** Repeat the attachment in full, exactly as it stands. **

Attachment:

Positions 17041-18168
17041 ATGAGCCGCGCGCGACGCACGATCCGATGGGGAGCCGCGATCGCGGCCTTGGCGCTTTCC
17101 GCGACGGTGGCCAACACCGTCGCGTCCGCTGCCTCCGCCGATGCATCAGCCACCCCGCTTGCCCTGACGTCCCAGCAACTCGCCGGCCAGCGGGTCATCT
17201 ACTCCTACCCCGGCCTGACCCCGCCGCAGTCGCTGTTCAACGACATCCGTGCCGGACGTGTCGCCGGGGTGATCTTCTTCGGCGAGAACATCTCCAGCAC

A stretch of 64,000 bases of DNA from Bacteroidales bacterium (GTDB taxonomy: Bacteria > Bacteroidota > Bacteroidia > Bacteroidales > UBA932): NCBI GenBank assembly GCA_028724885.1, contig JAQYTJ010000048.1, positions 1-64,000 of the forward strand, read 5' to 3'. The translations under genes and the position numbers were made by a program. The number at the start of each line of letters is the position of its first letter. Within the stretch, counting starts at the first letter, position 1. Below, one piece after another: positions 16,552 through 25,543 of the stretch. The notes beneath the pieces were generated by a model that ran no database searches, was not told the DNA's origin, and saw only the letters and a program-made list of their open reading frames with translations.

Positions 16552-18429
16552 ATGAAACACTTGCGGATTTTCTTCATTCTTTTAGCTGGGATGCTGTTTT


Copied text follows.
Positions 17041-18168
17041 ATGAGCCGCGCGCGACGCACGATCCGATGGGGAGCCGCGATCGCGGCCTTGGCGCTTTCC
17101 GCGACGGTGGCCAACACCGTCGCGTCCGCTGCCTCCGCCGATGCATCAGCCACCCCGCTTGCCCTGACGTCCCAGCAACTCGCCGGCCAGCGGGTCATCT
17201 ACTCCTACCCCGGCCTGACCCCGCCGCAGTCGCTGTTCAACGACATCCGTGCCGGACGTGTCGCCGGGGTGATCTTCTTCGGCGAGAACATCTCCAGCAC

A stretch of 64,000 bases of DNA from Bacteroidales bacterium (GTDB taxonomy: Bacteria > Bacteroidota > Bacteroidia > Bacteroidales > UBA932): NCBI GenBank assembly GCA_028724885.1, contig JAQYTJ010000048.1, positions 1-64,000 of the forward strand, read 5' to 3'. The translations under genes and the position numbers were made by a program. The number at the start of each line of letters is the position of its first letter. Within the stretch, counting starts at the first letter, position 1. Below, one piece after another: positions 16,552 through 25,543 of the stretch. The notes beneath the pieces were generated by a model that ran no database searches, was not told the DNA's origin, and saw only the letters and a program-made list of their open reading frames with translations.

Positions 16552-18429
16552 ATGAAACACTTGCGGATTTTCTTCATTCTTTTAGCTGGGATGCTGTTTT